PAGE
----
Btw, just take a look at cigarettes/chewing tobacco. A few decades back, the US government decided that smoking and chewing tobacco was unhealthy. (Which it is, and research proves this.) However, people still smoke and still chew. It could be argued that by taxing the hell out of tobacco, more people quit. However, it could also be argued that those people were going to quit anyway. Taxing something for health reasons doesn't magically mean that everyone decides to stop doing it (or, in the case of tobacco, new people don't pick up the habit). All you really do is place a burden upon those who are poor but also wish to enjoy whatever unhealthy behavior is in question.


Lol, it can be argued that those people would quit anyway? PSAs and taxing has caused tobacco consumption to drop at lot. For some reference for the chart:
First surgeon general warning about smoking and health: 1966.
By the 70s, every state had their own taxes in addition to the federal tax.
As you are probably aware, these taxes have continued to increase.

Not directly relevant to the graph, but this is important: Higher taxes on cigarettes have a major impact on the amount of teenagers who take up smoking.



Here's another good graph to think about:




As I've said, I don't think a tax is really the best solution. We would almost certainly be better off without such a tax, as any government intervention in anything has unintended consequences, one of which is what this thread is about! Corn subsidies = cheaper HFCS = cheaper soda and more consumption of soda.
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#89
I buy huge, sugary drinks often. I'm also in fantastic shape
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#90
We subsidize corn crops and then tax corn syrup products. That's smart.
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#91
Quote by Dreadnought
I buy huge, sugary drinks often. I'm also in fantastic shape


Irrelevant.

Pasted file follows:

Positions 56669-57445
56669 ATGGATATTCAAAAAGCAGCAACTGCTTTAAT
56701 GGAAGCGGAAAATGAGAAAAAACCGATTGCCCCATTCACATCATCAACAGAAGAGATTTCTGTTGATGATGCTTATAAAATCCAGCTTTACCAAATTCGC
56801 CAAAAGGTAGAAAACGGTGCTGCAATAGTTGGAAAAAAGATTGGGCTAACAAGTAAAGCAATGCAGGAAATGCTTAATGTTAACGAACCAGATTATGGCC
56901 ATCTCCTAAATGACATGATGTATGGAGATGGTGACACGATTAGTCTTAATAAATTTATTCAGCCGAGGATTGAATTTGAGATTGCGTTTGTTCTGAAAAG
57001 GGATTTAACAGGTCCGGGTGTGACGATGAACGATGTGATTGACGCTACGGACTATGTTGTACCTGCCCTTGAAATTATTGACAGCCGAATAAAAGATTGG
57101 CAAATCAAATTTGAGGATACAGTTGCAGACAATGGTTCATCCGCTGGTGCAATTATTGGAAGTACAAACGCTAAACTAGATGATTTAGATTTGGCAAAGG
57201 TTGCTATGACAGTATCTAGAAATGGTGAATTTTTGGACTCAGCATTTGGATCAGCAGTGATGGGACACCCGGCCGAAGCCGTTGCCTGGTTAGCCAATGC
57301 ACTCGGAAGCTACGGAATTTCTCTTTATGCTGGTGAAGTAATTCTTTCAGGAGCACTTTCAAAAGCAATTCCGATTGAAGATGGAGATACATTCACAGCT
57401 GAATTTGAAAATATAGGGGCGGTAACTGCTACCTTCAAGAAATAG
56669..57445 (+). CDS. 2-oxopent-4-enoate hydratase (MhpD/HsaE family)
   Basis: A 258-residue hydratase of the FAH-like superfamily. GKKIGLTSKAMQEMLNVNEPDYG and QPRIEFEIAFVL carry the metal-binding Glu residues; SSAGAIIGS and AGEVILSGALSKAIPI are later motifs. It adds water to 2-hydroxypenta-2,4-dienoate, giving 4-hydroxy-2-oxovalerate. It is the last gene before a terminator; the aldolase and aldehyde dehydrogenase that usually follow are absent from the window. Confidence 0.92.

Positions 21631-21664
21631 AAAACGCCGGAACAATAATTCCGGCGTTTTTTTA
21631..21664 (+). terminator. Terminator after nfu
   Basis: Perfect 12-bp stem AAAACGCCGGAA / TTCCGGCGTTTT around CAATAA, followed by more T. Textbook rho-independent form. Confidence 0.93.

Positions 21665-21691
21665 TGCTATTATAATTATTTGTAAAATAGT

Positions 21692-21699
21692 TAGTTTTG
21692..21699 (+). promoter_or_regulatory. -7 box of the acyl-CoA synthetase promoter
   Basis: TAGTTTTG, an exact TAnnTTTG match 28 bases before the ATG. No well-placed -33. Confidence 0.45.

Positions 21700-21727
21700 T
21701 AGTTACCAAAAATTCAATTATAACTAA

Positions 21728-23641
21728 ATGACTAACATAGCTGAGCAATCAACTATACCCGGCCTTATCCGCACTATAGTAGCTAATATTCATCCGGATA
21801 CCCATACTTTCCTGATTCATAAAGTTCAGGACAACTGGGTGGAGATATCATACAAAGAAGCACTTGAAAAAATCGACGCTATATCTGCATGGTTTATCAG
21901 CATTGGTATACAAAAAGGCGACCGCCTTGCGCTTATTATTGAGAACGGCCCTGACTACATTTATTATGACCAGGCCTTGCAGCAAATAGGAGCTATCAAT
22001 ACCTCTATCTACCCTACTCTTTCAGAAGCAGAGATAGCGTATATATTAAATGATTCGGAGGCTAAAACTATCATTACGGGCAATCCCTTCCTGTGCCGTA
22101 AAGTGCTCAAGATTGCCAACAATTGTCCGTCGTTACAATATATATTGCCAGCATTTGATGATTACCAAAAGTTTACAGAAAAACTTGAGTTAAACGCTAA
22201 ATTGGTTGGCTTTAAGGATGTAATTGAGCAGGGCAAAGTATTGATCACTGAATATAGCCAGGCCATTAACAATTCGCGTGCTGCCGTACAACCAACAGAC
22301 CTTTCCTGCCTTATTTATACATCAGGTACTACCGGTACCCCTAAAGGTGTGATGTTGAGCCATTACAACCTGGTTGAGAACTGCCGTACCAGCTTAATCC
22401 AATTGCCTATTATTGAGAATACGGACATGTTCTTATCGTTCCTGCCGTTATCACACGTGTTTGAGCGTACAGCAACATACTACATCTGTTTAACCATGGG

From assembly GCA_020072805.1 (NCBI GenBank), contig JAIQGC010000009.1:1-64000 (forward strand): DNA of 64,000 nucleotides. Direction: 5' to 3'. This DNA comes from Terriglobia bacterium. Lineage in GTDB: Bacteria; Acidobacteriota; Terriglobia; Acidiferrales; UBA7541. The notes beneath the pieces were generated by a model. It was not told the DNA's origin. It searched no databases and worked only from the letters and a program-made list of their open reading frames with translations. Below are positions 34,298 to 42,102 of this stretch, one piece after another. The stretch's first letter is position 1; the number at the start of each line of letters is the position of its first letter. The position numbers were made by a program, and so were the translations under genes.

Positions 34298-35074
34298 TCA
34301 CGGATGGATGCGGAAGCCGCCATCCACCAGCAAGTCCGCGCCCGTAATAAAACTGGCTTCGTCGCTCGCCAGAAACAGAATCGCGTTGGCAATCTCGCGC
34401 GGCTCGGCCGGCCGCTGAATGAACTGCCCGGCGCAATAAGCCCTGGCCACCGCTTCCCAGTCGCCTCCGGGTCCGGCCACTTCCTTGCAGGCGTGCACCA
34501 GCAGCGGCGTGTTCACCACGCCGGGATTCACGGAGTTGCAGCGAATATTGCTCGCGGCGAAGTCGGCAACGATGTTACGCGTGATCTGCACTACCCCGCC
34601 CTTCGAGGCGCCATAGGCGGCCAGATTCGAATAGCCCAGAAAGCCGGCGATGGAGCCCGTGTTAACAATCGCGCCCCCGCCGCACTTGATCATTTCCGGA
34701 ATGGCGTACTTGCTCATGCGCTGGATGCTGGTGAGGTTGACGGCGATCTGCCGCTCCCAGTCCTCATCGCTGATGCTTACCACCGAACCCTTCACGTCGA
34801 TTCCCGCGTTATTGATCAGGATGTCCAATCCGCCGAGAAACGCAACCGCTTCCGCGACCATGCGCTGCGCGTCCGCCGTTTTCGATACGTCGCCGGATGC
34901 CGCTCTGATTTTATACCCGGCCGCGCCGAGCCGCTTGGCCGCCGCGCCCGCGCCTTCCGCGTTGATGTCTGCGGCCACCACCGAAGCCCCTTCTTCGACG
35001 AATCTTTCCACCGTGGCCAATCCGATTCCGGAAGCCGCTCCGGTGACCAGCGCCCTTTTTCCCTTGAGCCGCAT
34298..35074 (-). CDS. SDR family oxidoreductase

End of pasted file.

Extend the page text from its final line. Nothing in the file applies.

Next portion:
Quote by StewieSwan
We subsidize corn crops and then tax corn syrup products. That's smart.


It actually is truly brilliant, at least from a politician's standpoint.
#92
Quote by TunerAddict
Irrelevant.


Oh ok Captain SeriousInternetGuy
My God, it's full of stars!
#95
Quote by Dreadnought
I buy huge, sugary drinks often. I'm also in fantastic shape


A friend of mine and myself both drink a decent amount of soda, but are also in amazing physical shape. We go to the gym all the time, but additionally our metabolisms give us a major leg up over other people when it comes to eating crap food.

The problem is most people don't work out or get any exercise at all.
I have a huge fear if rays.
#96
Quote by ChrisBW
A friend of mine and myself both drink a decent amount of soda, but are also in amazing physical shape. We go to the gym all the time, but additionally our metabolisms give us a major leg up over other people when it comes to eating crap food.

The problem is most people don't work out or get any exercise at all.


Let's tax people who don't work out
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#97
Quote by Dreadnought
Let's tax people who don't work out

+1
___

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she was saying things like... do you want to netflix and chill but just the chill part...too bad she'll never know that I only like the Netflix part...
#98
Or we can just allow their insurance premiums to go up.
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#99
Did I say that? I had typed it's another problem that needs to be addressed but I don't know how without involving the government.

But I deleted it. Looks like I should have left that in there.
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#100
Btw, 'PSA' isn't a term I was at all familiar with, Sam, guess it's more of an American dealio.